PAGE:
Concert tickets are $20 for adults; children 17 years old and younger will be admitted for free. —S.B.
"The Roadrunner: Almost Human"
7 p.m., Monday, March 14
Pima Community College Downtown Campus
1255 N. Stone Ave.
Founded in 1949, the Tucson Audubon Society has been connecting the people of Southern Arizona with their winged neighbors for many years.
Arizona is home to a very diverse population of birds; there are hundreds of different species that you can see every day in Tucson. The monthly Living With Nature Lecture Series was created to educate and entertain people with information about different birds and our shared environment.
On Monday, March 14, author Jim Cornett will be discussing one of the most famous birds of the Southwest: the roadrunner.
"The lecture meetings, and this one in particular, are a great opportunity to learn from experts about a variety of aspects of living with nature," said Erin Olmstead, special projects director at the Audubon Society.
The lecture will focus on the similarities between roadrunner and human behavior. Cornett will also discuss the two species' acceptance of one another, and how humans can share the environment with our speedy friends.
Cornett has been researching the birds for the past 15 years, and has discovered a lot about their nature and behavior. A few tidbits: The roadrunner is one of few animals that pairs for life, and the female roadrunner only selects a mate that brings the right gift to her.
Cornett's book on the bird, The Roadrunner, is a great reference tool and includes many pictures of the recognizable animal. Copies of Cornett's books will be available for signing and purchase at the lecture.
"I hope the lectures help people to better understand and appreciate the unique biodiversity of Southern Arizona," Olmstead said.
The event is free. —A.G.
Mapping the Inside Out: Works on Paper by Kim Nikolini
Meet and greet: 6 to 9 p.m., Saturday, March 12
Exhibit on display 1 to 7 p.m., Thursday-Saturday, through Saturday, March 26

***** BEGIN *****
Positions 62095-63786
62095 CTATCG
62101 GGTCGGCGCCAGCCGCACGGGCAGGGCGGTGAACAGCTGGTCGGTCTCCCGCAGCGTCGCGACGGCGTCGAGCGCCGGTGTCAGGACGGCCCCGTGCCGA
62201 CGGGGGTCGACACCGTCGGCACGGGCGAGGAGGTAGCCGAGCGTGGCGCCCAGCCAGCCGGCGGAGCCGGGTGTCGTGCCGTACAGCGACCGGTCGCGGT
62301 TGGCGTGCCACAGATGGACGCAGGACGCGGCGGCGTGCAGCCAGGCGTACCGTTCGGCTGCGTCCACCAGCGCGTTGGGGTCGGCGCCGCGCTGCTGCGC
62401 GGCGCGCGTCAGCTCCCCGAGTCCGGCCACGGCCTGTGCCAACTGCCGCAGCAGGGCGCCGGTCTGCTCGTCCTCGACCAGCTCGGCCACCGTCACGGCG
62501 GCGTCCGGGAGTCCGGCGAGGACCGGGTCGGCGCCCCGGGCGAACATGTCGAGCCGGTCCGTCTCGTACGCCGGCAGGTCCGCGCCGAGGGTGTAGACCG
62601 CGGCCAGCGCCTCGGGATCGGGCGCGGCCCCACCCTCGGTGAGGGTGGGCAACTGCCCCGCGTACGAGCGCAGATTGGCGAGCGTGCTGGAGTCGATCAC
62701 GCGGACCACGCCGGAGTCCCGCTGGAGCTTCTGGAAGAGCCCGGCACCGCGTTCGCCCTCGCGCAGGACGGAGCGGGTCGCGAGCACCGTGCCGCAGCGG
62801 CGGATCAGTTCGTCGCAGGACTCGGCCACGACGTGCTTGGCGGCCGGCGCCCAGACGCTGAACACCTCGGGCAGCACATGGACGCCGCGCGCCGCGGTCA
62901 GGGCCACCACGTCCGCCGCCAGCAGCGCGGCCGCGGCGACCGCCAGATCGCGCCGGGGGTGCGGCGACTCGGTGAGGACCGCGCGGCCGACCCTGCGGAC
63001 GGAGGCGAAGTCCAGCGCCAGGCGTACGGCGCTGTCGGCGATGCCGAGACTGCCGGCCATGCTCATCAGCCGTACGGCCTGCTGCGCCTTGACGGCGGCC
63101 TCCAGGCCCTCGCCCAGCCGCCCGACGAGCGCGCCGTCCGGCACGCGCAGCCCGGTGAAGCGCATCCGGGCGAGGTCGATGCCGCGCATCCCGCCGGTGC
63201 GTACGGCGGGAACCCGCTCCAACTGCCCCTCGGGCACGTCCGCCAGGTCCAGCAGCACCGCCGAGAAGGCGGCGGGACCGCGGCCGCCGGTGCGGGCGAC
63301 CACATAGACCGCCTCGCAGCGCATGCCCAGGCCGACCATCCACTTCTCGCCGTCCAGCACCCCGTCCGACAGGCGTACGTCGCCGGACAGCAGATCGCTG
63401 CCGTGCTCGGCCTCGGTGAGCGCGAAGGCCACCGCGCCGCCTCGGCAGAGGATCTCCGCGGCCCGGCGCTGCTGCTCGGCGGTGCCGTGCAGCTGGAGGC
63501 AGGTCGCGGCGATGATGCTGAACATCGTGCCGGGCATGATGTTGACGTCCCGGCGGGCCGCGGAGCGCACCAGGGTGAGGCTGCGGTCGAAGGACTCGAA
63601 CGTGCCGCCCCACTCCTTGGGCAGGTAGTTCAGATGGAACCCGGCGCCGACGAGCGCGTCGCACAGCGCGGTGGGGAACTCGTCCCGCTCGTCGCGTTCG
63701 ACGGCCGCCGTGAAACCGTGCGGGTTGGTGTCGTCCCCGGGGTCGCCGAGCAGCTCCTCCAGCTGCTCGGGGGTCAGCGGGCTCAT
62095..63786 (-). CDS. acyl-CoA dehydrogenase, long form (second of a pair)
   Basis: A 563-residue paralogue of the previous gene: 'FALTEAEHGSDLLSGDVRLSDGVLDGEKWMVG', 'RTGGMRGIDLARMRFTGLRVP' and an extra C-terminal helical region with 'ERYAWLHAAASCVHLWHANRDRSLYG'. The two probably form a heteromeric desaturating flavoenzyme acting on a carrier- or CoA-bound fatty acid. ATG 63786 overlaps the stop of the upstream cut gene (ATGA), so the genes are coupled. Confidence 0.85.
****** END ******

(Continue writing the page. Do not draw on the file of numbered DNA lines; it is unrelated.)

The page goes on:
439 N. Sixth Ave., No. 179
Wanderlust Gallery is one of the newer galleries in Tucson, after opening in November. Co-owners Alisa Rabinovich and Joseph Zapf-Kent had been looking for a space to work in, and when a real estate agent showed them the spot, they fell in love with it. Because the atmosphere was so nice, they decided to use the space for a gallery as well as a studio.
"Art is for everyone," said Rabinovich. "I don't want (the gallery) to be scary or intimidating or snobby. ... We just want it to be a fun space."
The current show, Mapping the Inside Out, features work from artist Kim Nikolini.
A lot of the art is portraiture, done in ballpoint pen, in a style that Nikolini calls "pen noise." The style involves the rapid, aggressive use of ballpoint pens on paper. Nikolini said she tries to intuitively capture the essence of the people she draws.
Also in the show is a series of film stills.
"I find moments when the characters are poised on the border between everything falling apart," said Nikolini. "I capture those faces in that moment."
Nikolini has been living in Tucson for about 10 years, but spent a large part of her life in San Francisco. She was on the streets during her teen years, she said, and as a result, her work is very urban.
"I try to be an advocate and voice for people our culture ignores," said Nikolini. "My writing and art brings things to the surface that people connect with."
Nikolini said she is ecstatic about seeing this work finally come together in one, unifying show.
Admission is free. —A.G.